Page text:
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City of Sunset Valley Drainage Master Plan Assessment Final Recommendation Report March 24, 2009.

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Presentation on theme: "City of Sunset Valley Drainage Master Plan Assessment Final Recommendation Report March 24, 2009."— Presentation transcript:

1 City of Sunset Valley Drainage Master Plan Assessment Final Recommendation Report March 24, 2009

2 Project Goal Assessment of master drainage plan Development of alternative solutions Develop final recommendations/report Prioritize Drainage Improvements

3 Review Master Drainage Plan Plan was comprehensive  Identified riverine overtopping of roadways and structural inundation in Old Sunset Valley  Identified 52 localized drainage issues  Identified a mitigation goal of 5-year level of service Cost estimates did not include land acquisition or permitting

4 Review New Drainage Concepts Recharge features Rooftop harvesting/other Detention pond footprint Upstream detention

5 Drainage Mitigation Alternatives AlternativeLevel of Service Provided Regional Drainage Plan100 year ultimate development Emergency Access Route100 year ingress/egress Peak Flow Diversion5 year ingress/egress & structure Detention5 year Culvert Improvements5 year ingress/egress Buyout Option 5 Year5 year structure Buyout Option 100 Year100 year structure

6 Regional Drainage Plan Partnering with City of Austin and Travis County Possible Improvements Include  Modifying West Gate Blvd  Regional Channelization  Regional detention  Regional natural waterway maintenance program

7 Regional Drainage Plan Advantages  Regional approach will achieve higher level of service  Regional solutions typically generate higher benefit cost ratio Disadvantages  City/County participation unknown Cost (unknown)

8 Emergency Access Route

9 Advantages  Provides 100 year ingress/egress  Improves public health and safety  Multi use Disadvantages  Will need to be maintained  Requires 11 easements Cost $ 720,000

10 Peak Flow Diversion

11 Advantages  Multi-use improvement  Provides 5 year ingress/egress  Removes 4 homes & 5 structures form 5 year floodplain  Reduces peak flow rates on other storm events Disadvantages  Requires clearing of existing natural area  Not accepted by the public  Easement required (1) Cost $1,600,000

12 Low Water Crossing Improvements Low water crossing improvements at  Loan Oak Trail  Pillow Road  Reese Drive (not included)  Sunset Trail (not included) Channel Improvements not included Improvements may be incorporated together or individually as funding becomes available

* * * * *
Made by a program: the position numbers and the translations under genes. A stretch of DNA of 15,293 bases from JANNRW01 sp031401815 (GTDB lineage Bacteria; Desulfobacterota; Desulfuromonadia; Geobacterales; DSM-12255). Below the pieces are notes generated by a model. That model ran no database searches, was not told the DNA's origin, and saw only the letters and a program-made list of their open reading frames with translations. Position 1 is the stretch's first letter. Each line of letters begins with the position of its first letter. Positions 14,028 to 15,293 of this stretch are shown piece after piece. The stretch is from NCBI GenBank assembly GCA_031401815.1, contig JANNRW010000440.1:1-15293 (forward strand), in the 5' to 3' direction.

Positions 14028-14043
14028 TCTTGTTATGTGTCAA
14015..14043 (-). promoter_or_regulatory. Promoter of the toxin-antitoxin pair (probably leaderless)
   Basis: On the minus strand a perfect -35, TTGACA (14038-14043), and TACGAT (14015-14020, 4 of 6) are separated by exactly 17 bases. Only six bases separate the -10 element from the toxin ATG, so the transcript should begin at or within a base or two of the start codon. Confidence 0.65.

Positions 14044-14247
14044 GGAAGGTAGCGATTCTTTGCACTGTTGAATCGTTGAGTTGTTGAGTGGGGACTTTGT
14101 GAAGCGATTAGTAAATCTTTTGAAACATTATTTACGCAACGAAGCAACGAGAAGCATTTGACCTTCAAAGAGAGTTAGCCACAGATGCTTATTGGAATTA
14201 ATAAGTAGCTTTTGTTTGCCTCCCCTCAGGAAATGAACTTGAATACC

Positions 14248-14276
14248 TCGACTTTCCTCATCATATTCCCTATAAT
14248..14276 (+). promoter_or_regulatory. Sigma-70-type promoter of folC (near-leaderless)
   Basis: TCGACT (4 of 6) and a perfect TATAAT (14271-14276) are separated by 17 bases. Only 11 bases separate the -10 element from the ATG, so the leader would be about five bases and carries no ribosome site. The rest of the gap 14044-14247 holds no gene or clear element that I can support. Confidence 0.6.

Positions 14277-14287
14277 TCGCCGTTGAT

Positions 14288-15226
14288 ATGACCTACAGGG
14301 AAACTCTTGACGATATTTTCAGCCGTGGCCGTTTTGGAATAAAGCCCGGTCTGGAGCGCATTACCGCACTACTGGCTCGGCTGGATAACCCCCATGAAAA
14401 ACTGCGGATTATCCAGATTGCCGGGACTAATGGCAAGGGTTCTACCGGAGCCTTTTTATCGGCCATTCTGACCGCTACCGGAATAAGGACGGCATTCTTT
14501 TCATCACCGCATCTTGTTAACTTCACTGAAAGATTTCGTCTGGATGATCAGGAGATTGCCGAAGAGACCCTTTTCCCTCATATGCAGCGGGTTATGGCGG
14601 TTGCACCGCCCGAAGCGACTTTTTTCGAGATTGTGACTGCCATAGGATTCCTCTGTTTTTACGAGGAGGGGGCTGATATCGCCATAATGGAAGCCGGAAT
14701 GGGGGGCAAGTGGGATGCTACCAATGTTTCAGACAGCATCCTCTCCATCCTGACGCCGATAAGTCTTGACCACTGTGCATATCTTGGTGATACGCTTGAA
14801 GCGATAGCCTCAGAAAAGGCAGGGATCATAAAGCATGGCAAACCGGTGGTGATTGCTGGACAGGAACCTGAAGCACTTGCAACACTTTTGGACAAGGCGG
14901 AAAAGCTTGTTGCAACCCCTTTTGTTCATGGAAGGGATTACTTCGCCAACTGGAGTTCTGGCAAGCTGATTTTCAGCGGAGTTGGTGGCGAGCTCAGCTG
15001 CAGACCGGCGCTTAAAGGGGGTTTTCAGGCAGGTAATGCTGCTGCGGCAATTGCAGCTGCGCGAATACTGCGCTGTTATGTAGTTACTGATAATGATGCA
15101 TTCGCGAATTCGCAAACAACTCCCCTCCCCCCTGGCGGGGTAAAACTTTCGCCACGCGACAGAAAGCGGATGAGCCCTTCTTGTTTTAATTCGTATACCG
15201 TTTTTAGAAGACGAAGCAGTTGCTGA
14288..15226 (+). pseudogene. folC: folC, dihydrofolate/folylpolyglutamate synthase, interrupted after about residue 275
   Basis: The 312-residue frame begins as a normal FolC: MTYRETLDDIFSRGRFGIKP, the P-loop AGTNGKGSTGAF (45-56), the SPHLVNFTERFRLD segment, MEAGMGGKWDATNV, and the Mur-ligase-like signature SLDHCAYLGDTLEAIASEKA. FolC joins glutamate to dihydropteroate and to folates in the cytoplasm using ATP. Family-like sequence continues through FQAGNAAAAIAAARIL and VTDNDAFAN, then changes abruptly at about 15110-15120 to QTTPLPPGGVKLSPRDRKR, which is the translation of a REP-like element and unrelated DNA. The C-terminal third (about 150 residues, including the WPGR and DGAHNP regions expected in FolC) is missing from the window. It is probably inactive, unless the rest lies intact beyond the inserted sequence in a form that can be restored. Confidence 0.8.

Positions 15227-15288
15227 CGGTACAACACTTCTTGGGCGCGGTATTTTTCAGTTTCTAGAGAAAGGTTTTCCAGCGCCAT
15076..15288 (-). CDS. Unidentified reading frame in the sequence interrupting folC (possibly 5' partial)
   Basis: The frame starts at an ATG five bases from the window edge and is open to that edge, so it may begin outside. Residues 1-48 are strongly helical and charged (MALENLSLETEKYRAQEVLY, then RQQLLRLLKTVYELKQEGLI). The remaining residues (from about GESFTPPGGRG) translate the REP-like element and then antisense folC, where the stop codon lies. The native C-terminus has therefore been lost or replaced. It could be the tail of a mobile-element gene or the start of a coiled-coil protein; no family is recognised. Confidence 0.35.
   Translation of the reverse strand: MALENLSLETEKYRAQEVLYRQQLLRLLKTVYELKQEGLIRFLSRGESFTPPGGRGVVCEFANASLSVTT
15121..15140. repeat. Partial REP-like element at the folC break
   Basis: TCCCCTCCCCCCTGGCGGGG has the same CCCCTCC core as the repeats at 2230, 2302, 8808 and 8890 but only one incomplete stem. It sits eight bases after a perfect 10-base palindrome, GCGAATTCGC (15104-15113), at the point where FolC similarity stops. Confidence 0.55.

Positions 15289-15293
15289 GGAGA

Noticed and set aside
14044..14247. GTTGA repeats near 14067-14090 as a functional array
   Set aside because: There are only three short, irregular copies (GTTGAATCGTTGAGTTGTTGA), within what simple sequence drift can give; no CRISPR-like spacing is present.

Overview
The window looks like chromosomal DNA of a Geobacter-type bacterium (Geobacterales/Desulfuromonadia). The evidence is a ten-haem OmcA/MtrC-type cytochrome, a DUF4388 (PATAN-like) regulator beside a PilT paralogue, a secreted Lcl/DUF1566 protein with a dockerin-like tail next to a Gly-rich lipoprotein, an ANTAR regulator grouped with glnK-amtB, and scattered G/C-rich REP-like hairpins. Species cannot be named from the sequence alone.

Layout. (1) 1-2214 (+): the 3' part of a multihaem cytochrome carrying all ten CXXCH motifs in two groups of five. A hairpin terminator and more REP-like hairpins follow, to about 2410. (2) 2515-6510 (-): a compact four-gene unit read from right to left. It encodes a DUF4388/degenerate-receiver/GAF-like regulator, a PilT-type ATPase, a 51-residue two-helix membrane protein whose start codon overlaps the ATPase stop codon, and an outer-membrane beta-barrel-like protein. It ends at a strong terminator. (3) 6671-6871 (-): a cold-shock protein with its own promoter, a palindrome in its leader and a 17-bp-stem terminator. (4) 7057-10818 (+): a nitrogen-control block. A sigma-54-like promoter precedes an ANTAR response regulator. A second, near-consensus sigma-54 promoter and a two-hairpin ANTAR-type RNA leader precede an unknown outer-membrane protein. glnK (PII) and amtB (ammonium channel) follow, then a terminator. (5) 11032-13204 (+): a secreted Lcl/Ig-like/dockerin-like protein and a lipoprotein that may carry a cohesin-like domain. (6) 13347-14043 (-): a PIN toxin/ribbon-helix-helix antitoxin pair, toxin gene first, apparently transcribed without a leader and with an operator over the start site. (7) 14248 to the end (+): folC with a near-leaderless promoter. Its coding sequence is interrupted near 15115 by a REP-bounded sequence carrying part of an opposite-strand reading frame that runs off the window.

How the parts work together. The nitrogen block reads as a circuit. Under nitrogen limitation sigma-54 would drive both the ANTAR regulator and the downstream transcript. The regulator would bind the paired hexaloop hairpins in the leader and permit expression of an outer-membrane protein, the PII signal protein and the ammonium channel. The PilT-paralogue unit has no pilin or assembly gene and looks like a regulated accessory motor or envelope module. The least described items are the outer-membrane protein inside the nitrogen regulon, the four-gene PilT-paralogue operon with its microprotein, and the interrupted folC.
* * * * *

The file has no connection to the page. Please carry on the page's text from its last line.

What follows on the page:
13 Low Water Crossing Improvements Advantages  Provides 5 year ingress/egress  Improves public health and safety Disadvantages  Does not improve flooding impacts to homes or other structures  Drainage easements may be required on Pillow Road Cost $1,110,000

14 Buyout Option Purchase homes within the floodplain Median home price $300,000 Cost for demolition and restoration $20,000/lot

15 Buyout Option 5 Year  Number of homes, 5  Cost $1,280,000 100 Year  Number of homes, 30  Cost $9,600,000

16 Buyout Option Advantages  Removes structures from the floodplain  Provides additional greenbelt areas  Provides land for site/regional detention Disadvantages  Directly impacts several residents  Does not improve ingress/egress

17 Drainage Programs Reverse 911 Natural Waterway Maintenance Program Funding Options Comprehensive Flood Abatement Program

18 Final Recommendations Evaluation criteria  Public acceptance30%  Level of service35%  Land Acquisition20%  Cost15% Total100%

19 Evaluation Matrix

20 Final Recommendations No. 1, Regional Drainage Plan -(if not feasible then proceed to No. 2) -Cost: Unknown No. 2, Emergency Access Route 100-yr LOS Culvert Improvements 5-year LOS -Cost: $1,830,000 No. 3Emergency Access Route 100-year LOS Flow Diversion 5-year LOS -Cost: $2,370,000

21 Final Recommendations Programs Development a natural waterway maintenance program If necessary for funding investigate the feasibility of creating a storm water utility Continue the City’s comprehensive flood abatement program Continue to adopt and enforce ordinances that meet or exceed FEMA requirements to reduce the risk of flooding. Educate residents in high and moderate risk flood areas about flood insurance






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